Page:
Russian Writer and Journalist Isaac Babel

WALTER: The central characters of the play are all based on historical figures, but you’ve played around with the facts about their lives: how does this relate to the theme of truth and fiction in the play?

RAVIJ: All three story lines of Describe the Night address this question of what is true and what is not true, and the varying degrees of truth.

Seeing how Babel’s work bended reality towards his fiction was the first step for me in constructing the play like this, but that connected to the Smolensk crash and how, in all liklihood, the public will never know the actual truth of that crash.  (Some people think it was simply a tragic accident, others believe the crash was premeditated act of war… whether it is one or the other, the Russian government has done nothing to allay fears of conspiracy.  The remains of the plane remain in a bunker in Russia.  It is almost as if there is a desire, on the part of the Russian government, to foment confusion, suspicion and fear.)

Finally, in researching the way the Soviet government and the NKVD dealt with information, news, censorship, and the suppression of artistic voices, the very idea of “Truth” when it comes to Soviet history seems fragile at best. 

WALTER: The journalist Peter Pomerantsev, in his new book This is Not Propaganda writes of a “war against reality,” asking “what are the consequences in a world where the powerful are no longer afraid of facts?” Do you see a lineage from the ’30s to a “post-truth” world, or is this something new?

RAJIV: It’s not just a lineage from 1930’s Russia, I think history itself has always been suspect.  In every story, in every news report, in every history book the majority of the relevant information is, by necessity, left out.  Like Babel’s diary, we are only given fragments of the past through which we can attempt to discern a logic.  This is simply the nature of storytelling and memory.  But darker forces throughout history (continuing to the present day) have preyed upon the fragmented nature of information in order to control people and create fear and confusion.  Or as others might say, in order to keep the peace.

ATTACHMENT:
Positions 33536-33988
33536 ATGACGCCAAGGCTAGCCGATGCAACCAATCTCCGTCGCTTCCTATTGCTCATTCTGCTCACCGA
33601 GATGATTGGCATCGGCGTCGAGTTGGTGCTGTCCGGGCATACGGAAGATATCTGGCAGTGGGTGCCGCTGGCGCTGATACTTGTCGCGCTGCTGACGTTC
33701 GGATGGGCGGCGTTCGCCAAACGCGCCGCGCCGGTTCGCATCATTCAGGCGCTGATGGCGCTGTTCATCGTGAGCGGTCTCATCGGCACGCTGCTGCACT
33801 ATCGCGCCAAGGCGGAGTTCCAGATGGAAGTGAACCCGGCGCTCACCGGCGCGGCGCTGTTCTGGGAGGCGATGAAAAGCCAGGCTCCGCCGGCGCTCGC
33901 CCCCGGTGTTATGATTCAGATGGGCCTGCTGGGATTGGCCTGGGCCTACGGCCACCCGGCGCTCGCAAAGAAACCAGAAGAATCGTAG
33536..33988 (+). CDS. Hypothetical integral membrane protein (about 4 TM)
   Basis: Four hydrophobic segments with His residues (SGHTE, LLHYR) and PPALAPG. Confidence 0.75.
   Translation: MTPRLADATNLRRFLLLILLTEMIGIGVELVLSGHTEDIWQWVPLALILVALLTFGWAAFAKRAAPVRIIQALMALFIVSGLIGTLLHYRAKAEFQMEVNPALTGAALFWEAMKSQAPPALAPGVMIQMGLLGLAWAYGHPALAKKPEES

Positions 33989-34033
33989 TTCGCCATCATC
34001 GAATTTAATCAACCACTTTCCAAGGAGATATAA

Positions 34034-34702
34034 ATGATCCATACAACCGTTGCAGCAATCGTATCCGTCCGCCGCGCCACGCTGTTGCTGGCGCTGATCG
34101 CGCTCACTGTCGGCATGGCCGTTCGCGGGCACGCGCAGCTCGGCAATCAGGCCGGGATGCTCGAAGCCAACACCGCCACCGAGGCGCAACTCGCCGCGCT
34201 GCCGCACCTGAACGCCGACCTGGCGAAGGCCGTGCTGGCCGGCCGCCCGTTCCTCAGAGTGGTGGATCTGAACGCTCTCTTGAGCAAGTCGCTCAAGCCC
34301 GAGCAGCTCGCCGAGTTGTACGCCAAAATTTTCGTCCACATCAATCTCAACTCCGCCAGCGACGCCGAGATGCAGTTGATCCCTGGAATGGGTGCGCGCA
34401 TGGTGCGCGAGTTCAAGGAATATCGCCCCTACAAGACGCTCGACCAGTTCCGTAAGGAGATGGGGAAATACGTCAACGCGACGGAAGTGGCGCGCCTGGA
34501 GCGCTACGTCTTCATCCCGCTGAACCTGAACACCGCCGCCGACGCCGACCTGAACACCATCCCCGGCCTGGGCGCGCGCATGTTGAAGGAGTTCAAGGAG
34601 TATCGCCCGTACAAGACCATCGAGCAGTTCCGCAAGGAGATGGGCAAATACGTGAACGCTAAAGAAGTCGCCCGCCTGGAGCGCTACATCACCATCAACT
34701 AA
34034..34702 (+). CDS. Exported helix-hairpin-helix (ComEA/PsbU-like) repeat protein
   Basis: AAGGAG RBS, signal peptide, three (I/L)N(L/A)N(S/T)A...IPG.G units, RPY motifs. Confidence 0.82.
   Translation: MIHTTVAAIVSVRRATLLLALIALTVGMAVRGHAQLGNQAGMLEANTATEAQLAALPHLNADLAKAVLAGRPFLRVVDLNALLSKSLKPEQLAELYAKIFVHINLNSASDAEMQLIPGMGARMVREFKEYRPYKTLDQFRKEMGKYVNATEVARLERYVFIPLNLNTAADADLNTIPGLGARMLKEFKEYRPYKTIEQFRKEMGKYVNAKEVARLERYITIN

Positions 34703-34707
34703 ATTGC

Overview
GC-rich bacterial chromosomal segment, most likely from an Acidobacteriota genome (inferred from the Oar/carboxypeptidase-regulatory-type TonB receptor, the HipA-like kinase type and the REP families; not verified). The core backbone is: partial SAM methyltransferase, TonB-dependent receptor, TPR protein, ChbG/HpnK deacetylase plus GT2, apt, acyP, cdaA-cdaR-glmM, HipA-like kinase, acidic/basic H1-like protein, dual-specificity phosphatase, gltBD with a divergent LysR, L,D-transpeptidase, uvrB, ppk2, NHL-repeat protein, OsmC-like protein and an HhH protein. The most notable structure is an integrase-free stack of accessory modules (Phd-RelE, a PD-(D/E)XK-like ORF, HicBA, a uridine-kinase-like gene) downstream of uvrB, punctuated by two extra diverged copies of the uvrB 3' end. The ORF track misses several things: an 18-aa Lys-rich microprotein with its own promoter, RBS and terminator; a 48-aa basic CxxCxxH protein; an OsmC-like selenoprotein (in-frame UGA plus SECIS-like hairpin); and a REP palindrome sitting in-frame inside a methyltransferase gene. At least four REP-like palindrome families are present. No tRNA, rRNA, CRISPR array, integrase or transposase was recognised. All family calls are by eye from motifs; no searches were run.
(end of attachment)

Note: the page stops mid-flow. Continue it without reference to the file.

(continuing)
WALTER: The script has continued to evolve since its first production. We’ll be performing a version that has been rewritten this fall, partially as a result of conversations with Blanka Zizka. What have you learned from previous productions that inspired these changes? What has come from conversations with Blanka?

The wreckage from the Smolensk air disaster, which killed the Polish president.

RAJIV: I met Blanka at the production of Describe the Night at Woolly Mammoth last summer.  The Woolly production was the first one to divide the play into 2 acts instead of the original 3 acts.  I was interested in how this would change the play, for better or worse.  I thought it changed it for the better, but then, in seeing it, I wanted to continue to shape the play so it fit into this structure in a more pleasing way.  Blanka agreed with me and made several useful suggestions that I followed. 

I think the Wilma version of the play is the best one to date.  It’s hard to get a story right.  Especially this one.  I’m excited that I have this opportunity—with a theatre like Wilma and a director like Blanka—to finally bring Describe the Night into what it is supposed to become.

I think the Wilma version of the play is the best one to date.
Playwright Rajiv Joseph

WALTER: I know you did a lot of research while writing the play. For the historical characters, were there any “Aha! moments” in the research that inspired you? Things you discovered that really surprised you?

RAJIV: Too many to recount here!  The truth is always crazier than fiction.  When I discovered that Babel was close friends with Nikolai Yezhov—that a writer of subversive fiction could be friends with the head of Stalin’s secret police… and then have an affair with the man’s wife… that seemed almost too crazy to be true.  Likewise, the notion that the Smolensk aircraft crashed in the Katyn Forest in April of 2010.  Exactly 70 years earlier, the Soviet army was carrying out the Katyn massacre, in the same forest, in which 22,000 Poles were executed and buried in a mass grave.  Sometimes these details seemed too unbelievable to even fit into a play.  But they also made me believe that there was a deep connective tissue between all these events that my play could attempt to tease out.

Nikolai Yezhov (right) with Soviet leader Joseph Stalin (center)

Describe the Night plays at the wilma THEATER IN PHILADELPHIA FROM Jan 28-Feb. 16, 2020. BUY TICKETS